Electrolytic generation of oxygen partially explains electrical enhancement of tobramycin efficacy against pseudomonas aeruginosa biofilm
Stewart, Philip S.
Fortun, Susana M.
McLeod, Bruce R.
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The role of electrolysis products, including protons, hydroxyl ions, reactive oxygen intermediates, oxygen, hydrogen, and heat, in mediating electrical enhancement of killing of Pseudomonas aeruginosa biofilms by tobramycin (the bioelectric effect) was investigated. The log reduction in biofilm viable cell numbers compared to the numbers for the untreated positive control effected by antibiotic increased from 2.88 in the absence of electric current to 5.58 in the presence of electric current. No enhancement of antibiotic efficacy was observed when the buffer composition was changed to simulate the reduced pH that prevails during electrolysis. Neither did stabilization of the pH during electrical treatment by increasing the buffer strength eliminate the bioelectric effect. The temperature increase measured in our experiments, less than 0.2°C, was far too small to account for the greatly enhanced antibiotic efficacy. The addition of sodium thiosulfate, an agent capable of rapidly neutralizing reactive oxygen intermediates, did not abolish electrical enhancement of killing. The bioelectric effect persisted when all of the ionic constituents of the medium except the two phosphate buffer components were omitted. This renders the possibility of electrochemical generation of an inhibitory ion, such as nitrite from nitrate, an unlikely explanation for electrical enhancement. The one plausible explanation for the bioelectric effect revealed by this study was the increased delivery of oxygen to the biofilm due to electrolysis. When gaseous oxygen was bubbled into the treatment chamber during exposure to tobramycin (without electric current), a 1.8-log enhancement of killing resulted. The enhancement of antibiotic killing by oxygen was not due simply to physical disturbances caused by sparging the gas because similar delivery of gaseous hydrogen caused no enhancement whatsoever.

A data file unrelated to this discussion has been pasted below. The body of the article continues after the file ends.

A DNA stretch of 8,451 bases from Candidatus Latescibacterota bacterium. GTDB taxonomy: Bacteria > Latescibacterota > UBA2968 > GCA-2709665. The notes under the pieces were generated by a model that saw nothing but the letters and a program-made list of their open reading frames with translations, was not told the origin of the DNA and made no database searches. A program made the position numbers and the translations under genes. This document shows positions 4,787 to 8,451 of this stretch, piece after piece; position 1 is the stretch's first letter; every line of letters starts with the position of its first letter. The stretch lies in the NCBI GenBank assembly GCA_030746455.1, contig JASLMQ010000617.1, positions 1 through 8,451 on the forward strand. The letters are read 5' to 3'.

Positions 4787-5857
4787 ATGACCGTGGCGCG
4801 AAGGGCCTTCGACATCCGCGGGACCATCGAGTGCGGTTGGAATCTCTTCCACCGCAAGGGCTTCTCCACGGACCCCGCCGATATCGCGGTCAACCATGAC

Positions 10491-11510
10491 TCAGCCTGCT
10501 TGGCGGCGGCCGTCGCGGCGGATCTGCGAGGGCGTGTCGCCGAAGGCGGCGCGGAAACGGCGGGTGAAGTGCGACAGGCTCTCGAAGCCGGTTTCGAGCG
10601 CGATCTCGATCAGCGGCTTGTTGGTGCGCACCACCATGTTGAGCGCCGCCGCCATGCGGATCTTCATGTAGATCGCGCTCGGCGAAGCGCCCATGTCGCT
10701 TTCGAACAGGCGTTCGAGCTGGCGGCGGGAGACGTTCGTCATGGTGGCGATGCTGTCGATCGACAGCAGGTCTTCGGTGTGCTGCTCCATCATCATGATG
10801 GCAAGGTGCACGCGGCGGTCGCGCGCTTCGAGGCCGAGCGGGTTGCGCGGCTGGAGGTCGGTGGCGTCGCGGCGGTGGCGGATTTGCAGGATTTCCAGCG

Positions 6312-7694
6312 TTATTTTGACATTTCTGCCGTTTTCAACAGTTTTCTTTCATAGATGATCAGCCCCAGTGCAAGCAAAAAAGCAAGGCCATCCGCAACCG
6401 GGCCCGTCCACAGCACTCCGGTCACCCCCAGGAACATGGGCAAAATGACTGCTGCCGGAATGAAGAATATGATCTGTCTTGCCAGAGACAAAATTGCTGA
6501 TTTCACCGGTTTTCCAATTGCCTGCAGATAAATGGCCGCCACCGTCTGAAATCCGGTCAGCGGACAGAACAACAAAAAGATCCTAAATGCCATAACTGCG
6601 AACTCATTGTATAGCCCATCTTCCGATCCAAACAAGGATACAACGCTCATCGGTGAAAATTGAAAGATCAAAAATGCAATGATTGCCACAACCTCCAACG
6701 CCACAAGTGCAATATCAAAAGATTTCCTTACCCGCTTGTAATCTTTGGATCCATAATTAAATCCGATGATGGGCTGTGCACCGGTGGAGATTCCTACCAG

Stewart, P.S., W. Wattanakaroon, L. Goodrum, S.M. Fortun, and B.R. McLeod, "Electrolytic Generation of Oxygen Partially Explains Electrical Enhancement of Tobramycin Efficacy against Pseudomonas aeruginosa Biofilm," Antimicrobial Agents and Chemotherapy, 43(2):292-296 (1999).